Choisya or Mexican orange sits at the corner of one border on the edge of the patio currently surrounded by builders rubbish. It is an evergreen shrub that is just about hardy enough to come through our winters still looking good. Last year damaged it, but that was a particularly cold year and it did recover. This gives a couple of weeks worth of strongly scented flowers. The smell is supposed to smell like orange blossom. However, as I don’t know what orange blossom smells like I can’t comment. I do know the scent can be a bit divisive. There is a wonderful yellow rose growing in the centre of this. Later in the year, it rises out of this giving large yellow flames before fading to buttery creamy blooms.

3. Rhododendrum

The rhododendron came in a pot with my last house. It has been repotted since and pruned heavily. It gives a couple of weeks of beautiful blooms and then is a bit of an eyesore the rest of the year. My mum wants to take custody of it and once it’s stopped flowering she is welcome to it. I think it probably needs to go into the ground and I haven’t got a space I want to put it in.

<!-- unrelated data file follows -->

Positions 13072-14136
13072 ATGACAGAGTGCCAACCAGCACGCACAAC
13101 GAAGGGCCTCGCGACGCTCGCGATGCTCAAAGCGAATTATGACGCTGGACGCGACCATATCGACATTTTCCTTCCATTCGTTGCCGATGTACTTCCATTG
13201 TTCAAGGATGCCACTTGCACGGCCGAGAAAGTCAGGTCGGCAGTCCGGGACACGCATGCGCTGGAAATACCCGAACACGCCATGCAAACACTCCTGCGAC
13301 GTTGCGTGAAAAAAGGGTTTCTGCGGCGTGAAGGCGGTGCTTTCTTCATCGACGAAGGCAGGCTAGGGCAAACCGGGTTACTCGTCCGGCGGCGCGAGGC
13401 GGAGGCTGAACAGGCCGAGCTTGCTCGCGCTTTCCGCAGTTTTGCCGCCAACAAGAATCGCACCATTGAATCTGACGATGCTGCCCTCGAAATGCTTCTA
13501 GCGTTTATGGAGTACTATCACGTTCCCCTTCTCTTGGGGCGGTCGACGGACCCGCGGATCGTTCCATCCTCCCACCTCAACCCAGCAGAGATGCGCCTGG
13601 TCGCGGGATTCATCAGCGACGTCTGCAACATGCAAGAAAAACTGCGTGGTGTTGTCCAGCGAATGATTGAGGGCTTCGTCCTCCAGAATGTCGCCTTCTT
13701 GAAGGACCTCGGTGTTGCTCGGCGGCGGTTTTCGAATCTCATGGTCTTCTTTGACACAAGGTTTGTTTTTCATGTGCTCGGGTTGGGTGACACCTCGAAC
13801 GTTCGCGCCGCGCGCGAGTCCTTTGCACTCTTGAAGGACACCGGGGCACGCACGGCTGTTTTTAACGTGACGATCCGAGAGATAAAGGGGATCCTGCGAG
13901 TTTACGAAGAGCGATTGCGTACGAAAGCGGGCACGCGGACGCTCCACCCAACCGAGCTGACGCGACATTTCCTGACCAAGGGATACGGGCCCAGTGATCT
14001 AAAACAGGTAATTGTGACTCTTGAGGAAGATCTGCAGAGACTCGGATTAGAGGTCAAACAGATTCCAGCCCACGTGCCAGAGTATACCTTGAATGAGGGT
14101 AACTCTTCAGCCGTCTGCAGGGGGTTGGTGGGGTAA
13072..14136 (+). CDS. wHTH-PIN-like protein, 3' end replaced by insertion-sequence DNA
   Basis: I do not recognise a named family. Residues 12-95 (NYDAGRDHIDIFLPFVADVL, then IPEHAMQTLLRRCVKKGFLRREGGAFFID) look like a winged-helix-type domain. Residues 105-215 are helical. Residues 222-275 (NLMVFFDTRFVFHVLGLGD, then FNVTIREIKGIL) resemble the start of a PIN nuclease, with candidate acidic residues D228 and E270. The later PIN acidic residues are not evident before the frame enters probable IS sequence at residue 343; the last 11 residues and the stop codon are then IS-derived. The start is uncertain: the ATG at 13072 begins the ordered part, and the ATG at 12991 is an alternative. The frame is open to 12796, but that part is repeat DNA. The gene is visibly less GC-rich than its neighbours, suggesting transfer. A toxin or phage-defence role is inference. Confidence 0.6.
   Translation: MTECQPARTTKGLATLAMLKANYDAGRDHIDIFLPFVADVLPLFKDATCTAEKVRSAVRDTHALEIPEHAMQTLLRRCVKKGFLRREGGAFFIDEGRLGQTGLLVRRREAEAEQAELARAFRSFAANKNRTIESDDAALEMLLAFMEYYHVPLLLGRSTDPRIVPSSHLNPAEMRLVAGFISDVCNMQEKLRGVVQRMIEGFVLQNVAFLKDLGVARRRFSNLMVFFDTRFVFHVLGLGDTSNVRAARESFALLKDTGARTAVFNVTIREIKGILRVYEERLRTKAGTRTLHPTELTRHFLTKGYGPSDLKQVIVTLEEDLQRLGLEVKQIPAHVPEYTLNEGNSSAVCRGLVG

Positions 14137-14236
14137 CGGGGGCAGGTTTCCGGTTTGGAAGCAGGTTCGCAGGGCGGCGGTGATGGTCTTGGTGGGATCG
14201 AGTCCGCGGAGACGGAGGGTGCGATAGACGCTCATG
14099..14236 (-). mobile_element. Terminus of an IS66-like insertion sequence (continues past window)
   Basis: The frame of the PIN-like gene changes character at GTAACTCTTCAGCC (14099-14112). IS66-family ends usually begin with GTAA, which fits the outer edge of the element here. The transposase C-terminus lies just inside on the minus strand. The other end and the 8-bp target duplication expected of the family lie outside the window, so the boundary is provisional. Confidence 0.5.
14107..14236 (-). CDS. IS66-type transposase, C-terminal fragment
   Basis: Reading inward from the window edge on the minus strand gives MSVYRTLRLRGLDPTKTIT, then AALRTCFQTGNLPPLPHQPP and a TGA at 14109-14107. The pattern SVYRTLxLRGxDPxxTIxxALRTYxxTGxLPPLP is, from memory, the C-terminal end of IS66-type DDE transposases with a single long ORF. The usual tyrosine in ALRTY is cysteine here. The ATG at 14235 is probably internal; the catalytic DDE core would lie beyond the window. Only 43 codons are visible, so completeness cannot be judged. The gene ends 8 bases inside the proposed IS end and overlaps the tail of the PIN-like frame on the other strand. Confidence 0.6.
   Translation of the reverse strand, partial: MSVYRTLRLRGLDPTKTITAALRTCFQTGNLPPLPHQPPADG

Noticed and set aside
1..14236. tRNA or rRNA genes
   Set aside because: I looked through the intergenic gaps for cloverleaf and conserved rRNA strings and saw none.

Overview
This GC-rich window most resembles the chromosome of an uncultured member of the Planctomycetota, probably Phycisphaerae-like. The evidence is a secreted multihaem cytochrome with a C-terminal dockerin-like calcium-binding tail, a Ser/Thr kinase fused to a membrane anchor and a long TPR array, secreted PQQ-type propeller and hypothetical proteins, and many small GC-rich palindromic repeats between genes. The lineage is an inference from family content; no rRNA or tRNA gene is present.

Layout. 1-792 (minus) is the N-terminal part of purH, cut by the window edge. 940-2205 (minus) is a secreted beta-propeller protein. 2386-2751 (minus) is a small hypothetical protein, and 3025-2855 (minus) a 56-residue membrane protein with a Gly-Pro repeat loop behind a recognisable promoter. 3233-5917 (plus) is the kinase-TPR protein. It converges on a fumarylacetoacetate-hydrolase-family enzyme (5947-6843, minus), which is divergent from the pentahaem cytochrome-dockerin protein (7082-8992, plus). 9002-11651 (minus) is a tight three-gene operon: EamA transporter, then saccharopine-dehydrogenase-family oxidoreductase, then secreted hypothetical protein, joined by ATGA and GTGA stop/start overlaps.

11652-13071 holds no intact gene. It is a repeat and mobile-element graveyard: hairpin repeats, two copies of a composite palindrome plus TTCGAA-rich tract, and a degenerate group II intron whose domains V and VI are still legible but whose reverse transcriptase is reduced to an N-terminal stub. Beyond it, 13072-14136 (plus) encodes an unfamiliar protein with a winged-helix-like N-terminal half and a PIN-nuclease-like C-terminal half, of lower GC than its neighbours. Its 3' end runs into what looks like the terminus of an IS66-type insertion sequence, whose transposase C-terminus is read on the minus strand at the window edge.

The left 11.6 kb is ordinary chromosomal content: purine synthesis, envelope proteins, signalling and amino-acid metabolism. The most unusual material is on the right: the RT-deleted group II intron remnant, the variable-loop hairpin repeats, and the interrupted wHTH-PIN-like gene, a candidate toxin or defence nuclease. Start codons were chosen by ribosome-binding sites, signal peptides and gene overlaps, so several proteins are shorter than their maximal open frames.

The bees are currently enjoying the large open blooms.

As you can see the leaves suffer. I don’t know if it is the hardiness or the sea breezes but it isn’t happy.

4. Evergreen shrub

I’m unsure of what this one is. It fills a space in front of the shed. It gives a dark evergreen backdrop to other plants and partially hides the shed. It has spires of little white flowers in Spring and doesn’t object to being pruned back after flowering each year. It comes back and is rounding out nicely for the pruning. It isn’t flashy but it gives shade to my treasured fern corner, the flowers are loved by a number of insects and it gives year-round greenery. Another workhorse in the garden.